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Taboos and Triumphs: Palestinian Women Footballers Make History

by Tanya Thomas on  February 24, 2011 at 9:49 AM Lifestyle News   - G J E 4
The stadium was packed to the rafters with raucous fans, mostly female, who had turned out to watched the first-ever public encounter in the Palestinian women's football league.
 Taboos and Triumphs: Palestinian Women Footballers Make History
Taboos and Triumphs: Palestinian Women Footballers Make History
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They came in their thousands, many lugging 'tableh' drums or carrying Palestinian flags, to watch Seriyyat Ramallah take on Diyyar Bethlehem in the opening match of the league at the Faisal al-Husseini stadium near Jerusalem.

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Most of the 8,000 spectators packing the stands of this recently-renovated stadium were women, many of whom had travelled from all parts of the occupied West Bank to watch the match.

Women have been playing football in the Palestinian territories for years but the conservative mores of this traditional society have meant that until now, the games have been played behind closed doors.

As the players ran on to the pitch -- Bethlehem's first 11 wearing a red and green strip, and Ramallah in black -- a lively debate broke out among spectators.

In a special enclosure for the male spectators, some found it hard to swallow the idea of a group of women sweating it out on the pitch in shorts and t-shirts.

"This league is a new and strange thing for we Palestinians," admits Mohamed Omar al-Din, who has travelled all the way from Gaza to watch the contest, his permit to travel acquired through the Palestinian football league.

"It is the first time we have seen anything like this but I'm OK with it."

Asked if he would let his sister participate, he says he would -- if he didn't live in the Hamas-ruled Gaza Strip.

"I would let her if we lived in the West Bank but in Gaza, it's impossible because it is a different place," he says. "People know us there."

Mohamed Zdudi, who also came from Gaza for the occasion, says the league proves the Palestinians are moving with the times, although he is less receptive to the idea of women's matches being played in public.

"This league is our way of keeping pace with evolution, nothing more," he said.

"But I would prefer girls to play football behind closed doors with the games watched only by women."

He doesn't want to talk religion, but gruffly admits he "would never let his sister play in such clothes in public."

As the crowd warms up, the stands come alive with chanting, flag-waving and the echo of nationalist songs as the fans roar encouragement to the two teams.

"A female football league is a great thing," enthuses Majeda Rabiyeh, a woman in her 40s who is rhythmically thumping a drum in support of Diyyar Bethlehem, her home team.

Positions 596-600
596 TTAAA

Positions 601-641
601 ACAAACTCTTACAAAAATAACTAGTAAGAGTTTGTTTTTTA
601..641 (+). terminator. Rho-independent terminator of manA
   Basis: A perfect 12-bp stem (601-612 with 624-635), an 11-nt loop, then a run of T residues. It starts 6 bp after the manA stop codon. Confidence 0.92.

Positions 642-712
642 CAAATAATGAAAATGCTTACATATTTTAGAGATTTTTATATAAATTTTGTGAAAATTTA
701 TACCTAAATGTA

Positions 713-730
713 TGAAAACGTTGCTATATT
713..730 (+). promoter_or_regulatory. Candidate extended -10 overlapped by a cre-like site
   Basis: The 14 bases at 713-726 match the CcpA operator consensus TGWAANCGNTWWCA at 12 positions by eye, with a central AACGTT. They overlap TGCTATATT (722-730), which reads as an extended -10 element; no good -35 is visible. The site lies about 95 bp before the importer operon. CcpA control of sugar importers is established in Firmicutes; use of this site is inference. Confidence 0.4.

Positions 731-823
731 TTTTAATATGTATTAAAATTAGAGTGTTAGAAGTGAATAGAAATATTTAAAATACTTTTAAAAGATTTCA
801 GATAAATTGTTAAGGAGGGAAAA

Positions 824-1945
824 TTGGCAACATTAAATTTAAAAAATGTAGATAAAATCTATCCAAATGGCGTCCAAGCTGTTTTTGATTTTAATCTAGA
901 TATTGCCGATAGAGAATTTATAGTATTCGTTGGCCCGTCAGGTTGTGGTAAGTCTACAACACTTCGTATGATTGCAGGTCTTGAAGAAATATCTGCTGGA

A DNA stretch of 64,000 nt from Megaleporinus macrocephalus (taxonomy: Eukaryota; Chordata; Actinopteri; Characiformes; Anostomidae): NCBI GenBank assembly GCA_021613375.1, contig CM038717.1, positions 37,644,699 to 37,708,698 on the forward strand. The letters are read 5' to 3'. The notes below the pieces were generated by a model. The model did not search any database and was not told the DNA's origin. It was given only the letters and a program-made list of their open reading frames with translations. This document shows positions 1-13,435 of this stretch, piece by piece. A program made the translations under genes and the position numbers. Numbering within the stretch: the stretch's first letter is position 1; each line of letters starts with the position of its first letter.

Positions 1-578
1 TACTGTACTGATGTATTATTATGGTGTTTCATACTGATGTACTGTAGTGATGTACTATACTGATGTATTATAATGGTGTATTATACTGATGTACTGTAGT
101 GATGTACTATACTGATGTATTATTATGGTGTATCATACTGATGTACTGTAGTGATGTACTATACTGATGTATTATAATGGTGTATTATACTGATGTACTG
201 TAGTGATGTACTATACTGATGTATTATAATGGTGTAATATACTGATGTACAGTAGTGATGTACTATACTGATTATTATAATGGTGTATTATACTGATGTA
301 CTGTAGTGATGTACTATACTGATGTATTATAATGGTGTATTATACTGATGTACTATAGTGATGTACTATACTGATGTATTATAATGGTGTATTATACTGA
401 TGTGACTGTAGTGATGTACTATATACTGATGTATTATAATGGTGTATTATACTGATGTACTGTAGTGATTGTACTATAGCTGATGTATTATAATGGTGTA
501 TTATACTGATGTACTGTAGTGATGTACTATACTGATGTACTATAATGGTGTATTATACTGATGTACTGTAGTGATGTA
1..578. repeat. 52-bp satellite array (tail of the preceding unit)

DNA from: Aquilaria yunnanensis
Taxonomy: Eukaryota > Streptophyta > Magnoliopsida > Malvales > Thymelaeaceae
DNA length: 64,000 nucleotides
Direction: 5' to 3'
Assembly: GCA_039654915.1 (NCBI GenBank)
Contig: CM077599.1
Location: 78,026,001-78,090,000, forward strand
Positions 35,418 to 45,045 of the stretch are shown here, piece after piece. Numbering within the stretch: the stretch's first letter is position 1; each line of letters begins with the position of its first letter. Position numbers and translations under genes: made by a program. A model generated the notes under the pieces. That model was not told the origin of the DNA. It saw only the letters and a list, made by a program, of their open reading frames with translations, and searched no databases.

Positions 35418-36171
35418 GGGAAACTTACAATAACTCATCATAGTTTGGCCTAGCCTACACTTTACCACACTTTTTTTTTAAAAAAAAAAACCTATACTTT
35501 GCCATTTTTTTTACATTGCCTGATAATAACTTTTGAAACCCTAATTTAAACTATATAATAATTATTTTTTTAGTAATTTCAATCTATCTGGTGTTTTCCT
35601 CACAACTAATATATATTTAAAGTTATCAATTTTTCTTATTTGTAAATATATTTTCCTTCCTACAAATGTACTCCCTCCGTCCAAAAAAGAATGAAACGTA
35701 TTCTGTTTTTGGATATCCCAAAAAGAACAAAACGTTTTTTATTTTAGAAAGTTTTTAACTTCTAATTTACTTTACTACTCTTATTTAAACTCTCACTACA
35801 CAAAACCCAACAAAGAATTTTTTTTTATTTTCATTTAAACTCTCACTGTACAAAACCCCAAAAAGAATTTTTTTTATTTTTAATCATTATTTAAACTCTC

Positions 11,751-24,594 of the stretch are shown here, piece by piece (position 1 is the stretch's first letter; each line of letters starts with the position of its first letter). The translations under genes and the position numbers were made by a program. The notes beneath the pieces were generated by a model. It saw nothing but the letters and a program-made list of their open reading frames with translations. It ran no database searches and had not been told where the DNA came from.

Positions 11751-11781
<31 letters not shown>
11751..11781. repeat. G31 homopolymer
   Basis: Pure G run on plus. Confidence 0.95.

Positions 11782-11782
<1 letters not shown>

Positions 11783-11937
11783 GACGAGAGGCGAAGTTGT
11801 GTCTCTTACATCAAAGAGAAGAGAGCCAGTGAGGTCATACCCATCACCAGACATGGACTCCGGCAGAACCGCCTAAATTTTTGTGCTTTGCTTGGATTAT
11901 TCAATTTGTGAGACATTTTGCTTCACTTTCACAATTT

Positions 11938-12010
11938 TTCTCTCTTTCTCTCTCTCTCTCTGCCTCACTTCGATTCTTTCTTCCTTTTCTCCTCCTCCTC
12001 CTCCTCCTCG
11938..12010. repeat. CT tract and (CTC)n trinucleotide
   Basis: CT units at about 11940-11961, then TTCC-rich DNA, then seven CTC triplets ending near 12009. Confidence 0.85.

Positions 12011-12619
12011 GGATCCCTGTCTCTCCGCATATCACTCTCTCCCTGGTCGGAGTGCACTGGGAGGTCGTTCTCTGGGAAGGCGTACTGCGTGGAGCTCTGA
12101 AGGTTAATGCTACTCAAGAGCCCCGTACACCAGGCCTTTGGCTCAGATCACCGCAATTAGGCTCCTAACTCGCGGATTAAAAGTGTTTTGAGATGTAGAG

"I would support my daughter if she wanted to play football."

But another woman pours scorn on the level of the game, saying it was just not up to the same standard as the male teams.

"It doesn't matter how good these girls are, they will never be as good as the boys," she sniffed.

The idea that women should be barred from playing sport in public is anathema to journalist Amaal Jumaa, who belongs to the Women's Affairs Technical Committee, a Palestinian NGO which works to eliminate all forms of discrimination against women in society.

"Women are entitled to play sports in public just like men, it is their right -- physically, spiritually and as human beings."

"I ask all of those who are against it to put themselves in these women's shoes: how would they feel if they were barred from playing in public just because of the shape of their body?"

In spite of grumbles about the teams' "immodest" clothing, the player coming in for the most flak is Diyyar's Niveen Kleb, who scored the first goal, and was the only player on the field wearing a hijab -- and a long-sleeved t-shirt and leggings under her red and green strip.

Speaking to AFP after the game, which Diyyar won 2-0, Kleb said she was proud of her hijab and felt "special" on the pitch, saying it "reflects a very good image of veiled Palestinian women" despite many describing her participation as "haram", Arabic for "forbidden".

Warda Hassan, another Diyyar player wearing a headscarf and sitting on the subs bench, said there was no conflict between her life on the pitch and her faith.

"There is no problem between my hijab and my game," she told AFP, saying her family supported her choice to play football.

At the kick-off, prime minister Salam Fayyad described the moment as "an historic day for Palestinian women, sports and the Palestinian people."

And Palestinian Football Federation chief Jibril Rajub described the move to bring the league into the public eye as nothing less than "a social, political and sports revolution for women".

The season will run for 10 weeks with six teams competing for the title.

Source: AFP
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